And yes, I did just lie to you that I will spoil the game. Instead I went on rambling about the curious nature of the homo sapiens. But, I’m a man of my word, and I shall fulfil my promise. Now, join me in this cut 20 minutes journey of Outer Wilds. (Last warning, Spoilers.)
You wake up under the sight of a giant. Vast and beautiful darkness of space aside, you sit down and greeted by… I don’t know what they are to you. Slate told you to get the launch codes. Today is the day you’ll finally depart. You roast a marshmallow to celebrate. Oh you burnt it. You went to the village, meeting many of your kind. They’re as excited as you are! Congratulating you. Some still reminisce over the past, how you’ve been. Wait, it’s (the launch pad) what? You can also say goodbye, or play around a bit. You played with a model spaceship to get a feel off the real one. You can check on the mysterious landmark that can and will definitely kill you. Can’t be seen by the naked eye, but hey, at least it looks good on picture. You helped Gosan on repairing a satellite inside the planet, which also gives you a good reminder on how to traverse through space. You put on the borrowed space suit and went into the cave. Indicators show the gravity goes lower and lower. You felt lighter. You jumped higher. Then, zero-G. Time to repair that old stuff. Done? You went out and tell em’ the deed is done. You continued to the observatory where you’ll meet Hal. Hal is the one who designed the archaeology translator on you. They planted their eyes on the goat statue right at the door. Nerds gotta be nerds. You looked around the museum. Important as they are, your excitement fills you full. You meet with Hornfels where you’ll be given the launch codes. They ask what will you do once you’re up there. You answer… whatever. You hastily return to your ship until stopped by the statue just now. You tell Hal what happened and- Yes, they think you’re crazy. Still, they told you something if you wanna follow whatever just happened. In any case, you need to get off this land and enter the deep dark void first if you wanna do anything. Finally, it’s time. You put on the launch codes to the lift, hoisting you up to the launching pad. There she is. Your tiny ship that’s definitely not accurate to our Newtonian physics. You take a look at the scene one last time before you depart. In you go. There’s a computer to log all your adventures, obviously it’s still empty. Then you buckle yourself up. Ready to launch captain! Goodbye to our green home, hello to the deep and- Hold on, is the sun looking red to you? The sun expanded in real-time right at your face, until it collapses unto itself then lets out a massive nova that burns everything on the system, you included. But you didn’t feel pain. Nor burn. It was quick. You can still feel your eyes, your bodies. There’s a warm cozy heat around. You opened your eyes, and you wake up under the sight of a giant.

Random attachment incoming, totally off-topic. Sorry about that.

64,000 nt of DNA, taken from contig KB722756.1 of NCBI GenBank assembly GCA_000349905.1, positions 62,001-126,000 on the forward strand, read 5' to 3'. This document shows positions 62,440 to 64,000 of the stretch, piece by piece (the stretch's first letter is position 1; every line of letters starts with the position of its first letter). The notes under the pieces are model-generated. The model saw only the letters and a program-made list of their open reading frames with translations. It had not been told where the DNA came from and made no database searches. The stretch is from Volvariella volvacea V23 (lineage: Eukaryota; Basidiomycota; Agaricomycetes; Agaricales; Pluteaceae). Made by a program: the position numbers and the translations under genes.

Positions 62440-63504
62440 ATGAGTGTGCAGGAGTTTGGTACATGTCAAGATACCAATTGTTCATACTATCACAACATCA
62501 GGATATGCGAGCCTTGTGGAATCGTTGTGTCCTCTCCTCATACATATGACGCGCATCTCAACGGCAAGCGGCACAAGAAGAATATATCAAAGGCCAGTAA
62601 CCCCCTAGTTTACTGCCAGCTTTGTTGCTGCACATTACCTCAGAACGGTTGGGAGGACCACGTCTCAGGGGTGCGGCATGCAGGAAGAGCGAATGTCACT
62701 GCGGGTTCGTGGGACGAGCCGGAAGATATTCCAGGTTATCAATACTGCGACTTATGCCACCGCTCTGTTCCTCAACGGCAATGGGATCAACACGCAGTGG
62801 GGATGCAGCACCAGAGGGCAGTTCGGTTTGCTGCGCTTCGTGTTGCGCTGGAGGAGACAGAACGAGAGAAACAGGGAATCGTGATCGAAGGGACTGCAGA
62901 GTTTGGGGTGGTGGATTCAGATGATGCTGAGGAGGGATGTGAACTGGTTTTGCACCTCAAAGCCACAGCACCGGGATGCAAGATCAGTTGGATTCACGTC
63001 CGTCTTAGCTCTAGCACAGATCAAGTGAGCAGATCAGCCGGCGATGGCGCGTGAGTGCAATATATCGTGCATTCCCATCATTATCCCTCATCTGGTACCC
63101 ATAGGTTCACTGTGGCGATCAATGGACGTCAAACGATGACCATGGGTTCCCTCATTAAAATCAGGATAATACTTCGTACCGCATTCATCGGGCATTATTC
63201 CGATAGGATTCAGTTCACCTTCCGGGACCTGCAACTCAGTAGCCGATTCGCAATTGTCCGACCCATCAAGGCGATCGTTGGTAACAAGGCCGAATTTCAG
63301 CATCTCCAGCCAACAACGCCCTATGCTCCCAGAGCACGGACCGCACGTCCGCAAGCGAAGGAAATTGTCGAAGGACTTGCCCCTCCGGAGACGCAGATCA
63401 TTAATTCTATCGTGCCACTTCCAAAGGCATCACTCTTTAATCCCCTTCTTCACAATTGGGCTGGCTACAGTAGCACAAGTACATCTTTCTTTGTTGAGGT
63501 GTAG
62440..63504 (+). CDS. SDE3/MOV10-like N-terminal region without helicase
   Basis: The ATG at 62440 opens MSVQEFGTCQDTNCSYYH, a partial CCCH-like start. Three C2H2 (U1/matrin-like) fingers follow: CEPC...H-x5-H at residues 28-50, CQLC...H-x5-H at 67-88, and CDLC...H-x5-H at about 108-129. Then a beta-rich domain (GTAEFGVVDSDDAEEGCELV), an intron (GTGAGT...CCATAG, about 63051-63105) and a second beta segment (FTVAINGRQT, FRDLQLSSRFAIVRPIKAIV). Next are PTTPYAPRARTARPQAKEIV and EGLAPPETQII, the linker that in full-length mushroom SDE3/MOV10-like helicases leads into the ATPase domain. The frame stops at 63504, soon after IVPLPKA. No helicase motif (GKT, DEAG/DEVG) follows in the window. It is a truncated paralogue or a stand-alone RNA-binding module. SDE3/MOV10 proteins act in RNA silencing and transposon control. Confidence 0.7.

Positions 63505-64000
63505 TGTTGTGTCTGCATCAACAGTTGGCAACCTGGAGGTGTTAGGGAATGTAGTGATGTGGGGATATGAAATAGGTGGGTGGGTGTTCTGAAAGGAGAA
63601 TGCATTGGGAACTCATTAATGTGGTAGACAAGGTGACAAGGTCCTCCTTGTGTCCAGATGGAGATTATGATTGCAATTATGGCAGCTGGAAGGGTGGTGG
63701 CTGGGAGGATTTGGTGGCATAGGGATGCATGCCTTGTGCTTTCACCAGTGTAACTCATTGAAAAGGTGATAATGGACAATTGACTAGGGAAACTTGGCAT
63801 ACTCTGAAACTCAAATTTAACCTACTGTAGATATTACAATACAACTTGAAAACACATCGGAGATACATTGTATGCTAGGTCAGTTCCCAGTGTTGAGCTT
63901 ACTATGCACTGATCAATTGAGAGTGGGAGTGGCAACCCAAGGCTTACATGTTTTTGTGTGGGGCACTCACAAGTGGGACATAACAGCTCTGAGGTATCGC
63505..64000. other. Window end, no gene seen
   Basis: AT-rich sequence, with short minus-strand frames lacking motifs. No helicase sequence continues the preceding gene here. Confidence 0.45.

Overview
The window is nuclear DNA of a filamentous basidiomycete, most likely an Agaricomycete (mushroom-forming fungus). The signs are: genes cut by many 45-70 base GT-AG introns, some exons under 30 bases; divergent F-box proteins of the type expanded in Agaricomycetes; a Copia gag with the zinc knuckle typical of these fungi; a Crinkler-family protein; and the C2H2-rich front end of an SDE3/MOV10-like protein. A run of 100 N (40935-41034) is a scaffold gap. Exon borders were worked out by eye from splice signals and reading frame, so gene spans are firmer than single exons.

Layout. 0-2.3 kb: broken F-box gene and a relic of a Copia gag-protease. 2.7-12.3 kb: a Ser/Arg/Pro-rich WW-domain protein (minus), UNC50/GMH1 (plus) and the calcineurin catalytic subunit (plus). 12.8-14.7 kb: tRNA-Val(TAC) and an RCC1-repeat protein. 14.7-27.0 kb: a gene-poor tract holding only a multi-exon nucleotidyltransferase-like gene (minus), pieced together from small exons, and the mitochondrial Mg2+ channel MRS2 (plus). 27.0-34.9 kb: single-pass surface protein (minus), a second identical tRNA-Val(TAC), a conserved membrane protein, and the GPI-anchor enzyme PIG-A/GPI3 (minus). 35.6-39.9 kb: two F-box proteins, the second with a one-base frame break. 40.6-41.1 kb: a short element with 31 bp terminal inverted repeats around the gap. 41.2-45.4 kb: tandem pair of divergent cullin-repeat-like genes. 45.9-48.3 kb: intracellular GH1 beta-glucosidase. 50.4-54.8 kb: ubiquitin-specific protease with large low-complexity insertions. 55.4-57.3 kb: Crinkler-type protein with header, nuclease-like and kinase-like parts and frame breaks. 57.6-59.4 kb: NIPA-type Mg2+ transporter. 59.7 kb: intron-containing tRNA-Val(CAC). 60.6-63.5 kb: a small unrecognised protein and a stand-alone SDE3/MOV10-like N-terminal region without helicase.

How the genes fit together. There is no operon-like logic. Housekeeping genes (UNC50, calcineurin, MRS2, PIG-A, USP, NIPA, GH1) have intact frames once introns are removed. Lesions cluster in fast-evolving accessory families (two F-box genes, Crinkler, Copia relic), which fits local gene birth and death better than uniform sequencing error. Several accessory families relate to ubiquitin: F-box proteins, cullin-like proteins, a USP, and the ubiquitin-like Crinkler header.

Like the theme of the video is, I’m not here to force you to do anything. I’m here just hoping that perhaps I can light that little spark in you. And if I failed, I just have to believe that your curiosity lies elsewhere. It’s not here, but somewhere, out there, there’s something that will make that little light flicker. I hope you find it, traveller. And I hope we’ll meet again beyond the stars.